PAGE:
• When a BLE peripheral device broadcasts packets to every device around it, this is called BLE advertising. The receiving device can act on the received advertised information or be triggered by the advertisement to connect to the BLE peripheral device to receive more information. Principally BLE advertising is unidirectional.
  • The 2.4GHz spectrum for Bluetooth extends from 2402MHz to 2480MHz. BLE uses 40 1MHz wide channels, numbered 0 to 39. Each is separated by 2MHz. Channels 37, 38, and 39 are used for sending advertisement packets.
  • BLE advertisements are transmitted at a fixed interval from 20ms to 10.24 seconds, in steps of 0.625ms, possibly with a random delay. The random delay may be a pseudo-random value from 0ms to 10ms that is automatically added. This randomness may help reduce the possibility of collisions between advertisements of different devices.
  • FIG. 2 shows the packet data format of a BLE data packet. The BLE data packet has several parts including a preamble 101, an access address 102, a packet data unit (PDU) 103 and a CRC 104. The advertisement channel PDU 103 includes a 2-byte header 105 and a variable payload 106 of 6 to 37 bytes. The actual length of the payload is defined by a 6-bit length field in the header 105 of the advertising channel PDU 103.
  • The header 105 further includes a 4 bits PDU type indicator. There are several PDU types for the advertisements, including ADV_IND having a PDU type of "0000", ADV_NONCONN_IND having a PDU type of "0010" and ADV_SCAN_IND having a PDU type of "0110". ADV_IND is a generic advertisement and usually the most common. It's generic in that it is not directed and it is connectable: this means that a device can connect to the peripheral that is advertising, and it is not directed towards a particular device. When a peripheral device sends an ADV IND advertisements, it may be detected by devices such as smartphones or any other Bluetooth capable device. Once found, a device may begin a connection process, display information from the advertisement or act in any other manner based on the advertised information. ADV_NONCONN_IND is an advertisement type used when the peripheral does not want to accept connections, which is typical in beacons.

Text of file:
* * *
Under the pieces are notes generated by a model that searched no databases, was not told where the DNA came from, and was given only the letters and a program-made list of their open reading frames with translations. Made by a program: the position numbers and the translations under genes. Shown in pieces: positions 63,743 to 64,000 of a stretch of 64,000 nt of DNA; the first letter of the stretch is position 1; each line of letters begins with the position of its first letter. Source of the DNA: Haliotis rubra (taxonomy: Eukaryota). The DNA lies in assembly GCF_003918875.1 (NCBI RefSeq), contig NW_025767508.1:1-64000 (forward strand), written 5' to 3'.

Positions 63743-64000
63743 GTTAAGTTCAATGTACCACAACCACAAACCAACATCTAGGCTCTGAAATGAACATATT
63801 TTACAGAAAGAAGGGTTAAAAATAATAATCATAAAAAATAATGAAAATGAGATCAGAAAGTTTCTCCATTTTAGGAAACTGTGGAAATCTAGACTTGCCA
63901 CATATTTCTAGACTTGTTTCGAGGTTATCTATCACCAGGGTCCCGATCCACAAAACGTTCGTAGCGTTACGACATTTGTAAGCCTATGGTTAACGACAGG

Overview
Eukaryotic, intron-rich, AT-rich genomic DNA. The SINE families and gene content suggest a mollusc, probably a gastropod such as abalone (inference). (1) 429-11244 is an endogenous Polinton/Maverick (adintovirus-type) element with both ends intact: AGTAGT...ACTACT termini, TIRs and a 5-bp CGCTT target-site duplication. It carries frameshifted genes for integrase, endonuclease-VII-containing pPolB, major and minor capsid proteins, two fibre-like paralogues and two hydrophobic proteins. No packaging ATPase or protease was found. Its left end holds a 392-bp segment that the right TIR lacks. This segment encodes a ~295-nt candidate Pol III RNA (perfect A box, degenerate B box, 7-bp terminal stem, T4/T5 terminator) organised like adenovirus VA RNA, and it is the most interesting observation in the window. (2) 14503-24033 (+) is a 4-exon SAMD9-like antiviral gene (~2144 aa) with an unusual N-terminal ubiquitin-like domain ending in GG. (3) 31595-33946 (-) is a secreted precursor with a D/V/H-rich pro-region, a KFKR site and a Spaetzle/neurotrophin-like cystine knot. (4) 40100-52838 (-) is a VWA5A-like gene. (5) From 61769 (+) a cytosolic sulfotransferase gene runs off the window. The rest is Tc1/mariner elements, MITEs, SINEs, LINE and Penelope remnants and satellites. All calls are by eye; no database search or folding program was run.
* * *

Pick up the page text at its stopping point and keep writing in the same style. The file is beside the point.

• The advertisement channel PDU 103 has an advertising payload 106 that depends on the advertising PDU type. FIG. 2 shows the ADV_IND payload. This payload has an advertisement address 107 of 6 bytes and a variable number of advertisement data structures 108...109. The advertisement address 107 is typically referred to as the Bluetooth MAC Address although another address may be used. The advertisement payload 108...109 has a maximum of 31 bytes for actual advertisement data structures. Each advertisement data structure typically includes a length field 110, type field 111, and data field 112. By using a data type of 0xFF in the type field 111, the Bluetooth Standard allows for manufacturer specific data to be broadcast, giving the possibility of custom payload.
  • The present disclosure enables the payload of a beacon, such as the BLE advertisement, to be encrypted, resulting in a secure beacon 200, such as shown in FIG. 3. Advantageously, the payload of the secure beacon can be of the same size as the clear beacon to not interfere with the original BLE advertising scheme. Normally, overhead is created when encrypting a data packet, for example to encode a nonce - e.g. initial value, or IV - and to append an authentication tag, generated by a message authenticated code or by an authenticated cipher. The secure beacon 200 is special in that it can add cryptographic protection to the advertisement payload 108 without adding overhead to the packet, as will be explained in more detail.
  • In the example of FIG. 3 the advertising payload 108 is encrypted. In case the beacon includes multiple advertising payloads, for example also advertising payload 109, one or more of the advertising payloads 108... 109 may be encrypted.